Winner: First Place (Gold)
Loser: Second Place (Silver)
Loser: Third Place (Bronze)
Obviously this special snowflake SJW doesn’t know the difference.
Maybe someone should ask her who won the Silver or Bronze forany Olympic event 4 years ago; 8 years ago; 12 years ago.
Betcha she has no clue (unless she purposely studied it.)
Lilly King is bringing home silver after finishing second in the women’s 200m breaststroke on Friday. In addition, she also took bronze in the women’s 100m breaststroke. After those two strong performances, King had choice words for those who look at Team USA’s second and third-place finishes as disappointments.
“Excuse my French, but the fact that we’re not celebrating silver and bronze is bull****,” King said.
“What is that about?” she asked. “You get to bring a medal home for your country, and just because we compete for the United States and maybe we have extremely high standards for this sort of thing, that doesn’t excuse the fact that we haven’t been celebrating silver and bronze as much as gold.”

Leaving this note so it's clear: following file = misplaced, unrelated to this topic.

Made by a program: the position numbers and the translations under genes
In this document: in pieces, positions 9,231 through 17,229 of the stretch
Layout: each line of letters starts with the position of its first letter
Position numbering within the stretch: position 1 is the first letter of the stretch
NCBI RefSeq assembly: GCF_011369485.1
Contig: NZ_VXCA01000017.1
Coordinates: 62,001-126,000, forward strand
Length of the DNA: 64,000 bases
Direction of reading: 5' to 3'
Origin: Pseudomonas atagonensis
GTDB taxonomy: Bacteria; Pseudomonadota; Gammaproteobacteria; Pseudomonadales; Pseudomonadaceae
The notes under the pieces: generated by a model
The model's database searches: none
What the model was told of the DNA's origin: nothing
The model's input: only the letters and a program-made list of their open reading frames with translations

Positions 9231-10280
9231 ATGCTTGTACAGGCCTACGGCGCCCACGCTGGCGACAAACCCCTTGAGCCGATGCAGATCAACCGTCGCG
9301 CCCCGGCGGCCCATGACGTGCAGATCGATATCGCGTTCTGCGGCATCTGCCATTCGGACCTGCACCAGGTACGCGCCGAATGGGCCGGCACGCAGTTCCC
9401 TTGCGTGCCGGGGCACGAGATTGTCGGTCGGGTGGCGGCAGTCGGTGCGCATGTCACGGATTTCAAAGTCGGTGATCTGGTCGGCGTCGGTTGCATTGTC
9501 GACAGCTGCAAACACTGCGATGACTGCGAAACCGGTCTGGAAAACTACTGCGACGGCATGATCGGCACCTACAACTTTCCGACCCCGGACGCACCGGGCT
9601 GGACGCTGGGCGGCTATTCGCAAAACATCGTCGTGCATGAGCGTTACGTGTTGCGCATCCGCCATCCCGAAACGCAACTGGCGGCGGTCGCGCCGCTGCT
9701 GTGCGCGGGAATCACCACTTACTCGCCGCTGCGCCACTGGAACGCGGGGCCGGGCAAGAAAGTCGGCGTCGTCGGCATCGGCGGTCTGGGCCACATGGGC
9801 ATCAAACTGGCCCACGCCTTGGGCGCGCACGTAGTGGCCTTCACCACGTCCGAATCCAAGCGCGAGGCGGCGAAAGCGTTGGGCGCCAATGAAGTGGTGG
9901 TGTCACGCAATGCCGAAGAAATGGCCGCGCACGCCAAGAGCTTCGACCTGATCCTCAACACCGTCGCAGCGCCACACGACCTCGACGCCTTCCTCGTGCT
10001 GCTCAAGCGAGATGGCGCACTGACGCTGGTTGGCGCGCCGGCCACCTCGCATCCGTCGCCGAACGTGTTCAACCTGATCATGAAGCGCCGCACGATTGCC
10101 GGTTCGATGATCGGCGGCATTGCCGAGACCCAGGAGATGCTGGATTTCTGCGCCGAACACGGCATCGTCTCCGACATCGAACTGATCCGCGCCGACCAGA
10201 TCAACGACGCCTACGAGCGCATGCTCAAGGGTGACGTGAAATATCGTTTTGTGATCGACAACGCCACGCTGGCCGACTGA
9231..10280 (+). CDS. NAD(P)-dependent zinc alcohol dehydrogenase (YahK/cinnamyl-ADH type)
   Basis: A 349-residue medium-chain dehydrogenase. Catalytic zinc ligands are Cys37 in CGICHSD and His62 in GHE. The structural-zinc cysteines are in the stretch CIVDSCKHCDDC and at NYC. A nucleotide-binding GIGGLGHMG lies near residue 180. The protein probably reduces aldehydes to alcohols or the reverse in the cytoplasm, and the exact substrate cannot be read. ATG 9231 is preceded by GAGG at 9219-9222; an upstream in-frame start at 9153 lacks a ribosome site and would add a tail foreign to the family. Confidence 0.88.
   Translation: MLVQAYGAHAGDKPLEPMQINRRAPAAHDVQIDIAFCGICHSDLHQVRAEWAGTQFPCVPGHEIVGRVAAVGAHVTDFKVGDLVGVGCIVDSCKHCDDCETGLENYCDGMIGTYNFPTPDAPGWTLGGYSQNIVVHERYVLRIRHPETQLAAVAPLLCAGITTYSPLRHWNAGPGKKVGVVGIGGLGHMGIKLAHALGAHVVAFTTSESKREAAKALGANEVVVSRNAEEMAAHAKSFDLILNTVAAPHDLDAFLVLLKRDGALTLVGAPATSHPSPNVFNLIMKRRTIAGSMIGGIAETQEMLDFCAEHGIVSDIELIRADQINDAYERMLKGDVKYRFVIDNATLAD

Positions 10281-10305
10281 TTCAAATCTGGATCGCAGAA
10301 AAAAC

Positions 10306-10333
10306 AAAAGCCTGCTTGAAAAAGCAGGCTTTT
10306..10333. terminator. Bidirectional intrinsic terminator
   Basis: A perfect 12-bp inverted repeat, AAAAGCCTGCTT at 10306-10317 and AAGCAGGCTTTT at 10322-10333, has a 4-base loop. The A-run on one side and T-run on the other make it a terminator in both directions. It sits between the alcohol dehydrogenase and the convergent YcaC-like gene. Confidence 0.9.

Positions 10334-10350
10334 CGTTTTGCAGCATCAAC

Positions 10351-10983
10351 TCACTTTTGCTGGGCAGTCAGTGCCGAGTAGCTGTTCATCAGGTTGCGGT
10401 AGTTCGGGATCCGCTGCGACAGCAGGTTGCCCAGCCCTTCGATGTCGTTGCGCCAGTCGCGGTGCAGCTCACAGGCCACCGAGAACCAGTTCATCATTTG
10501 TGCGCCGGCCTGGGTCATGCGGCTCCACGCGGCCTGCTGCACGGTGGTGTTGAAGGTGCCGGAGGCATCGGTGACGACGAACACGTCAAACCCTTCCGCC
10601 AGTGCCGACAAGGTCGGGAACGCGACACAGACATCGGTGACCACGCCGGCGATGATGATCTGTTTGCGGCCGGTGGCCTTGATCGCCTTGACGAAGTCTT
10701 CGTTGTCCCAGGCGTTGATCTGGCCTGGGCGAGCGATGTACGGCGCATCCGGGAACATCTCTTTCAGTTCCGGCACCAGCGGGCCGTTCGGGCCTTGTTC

King continued, “I might be more happy with this medal than I’ve been with any of my previous medals, including the two golds in Rio. We really should be celebrating those silver and bronzes because those are some of the greatest moments of that athlete’s career, and why would we not celebrate that?”
Of course, Americans expect more from their athletes because the country has – at least until this point – tended to excel or at least attempt to excel in everything we attempt. However, as it pertains to the Olympics, the United States is known for having most of the most talented athletes in the world and investing huge amounts of money in its Olympic training program.
So, naturally, the expectations are high.
That doesn’t mean, however, that people look at silver medals as failures. In fact, most Americans would probably take a player who wins bronze and respectfully stands for the anthem instead of someone who won gold and took a knee.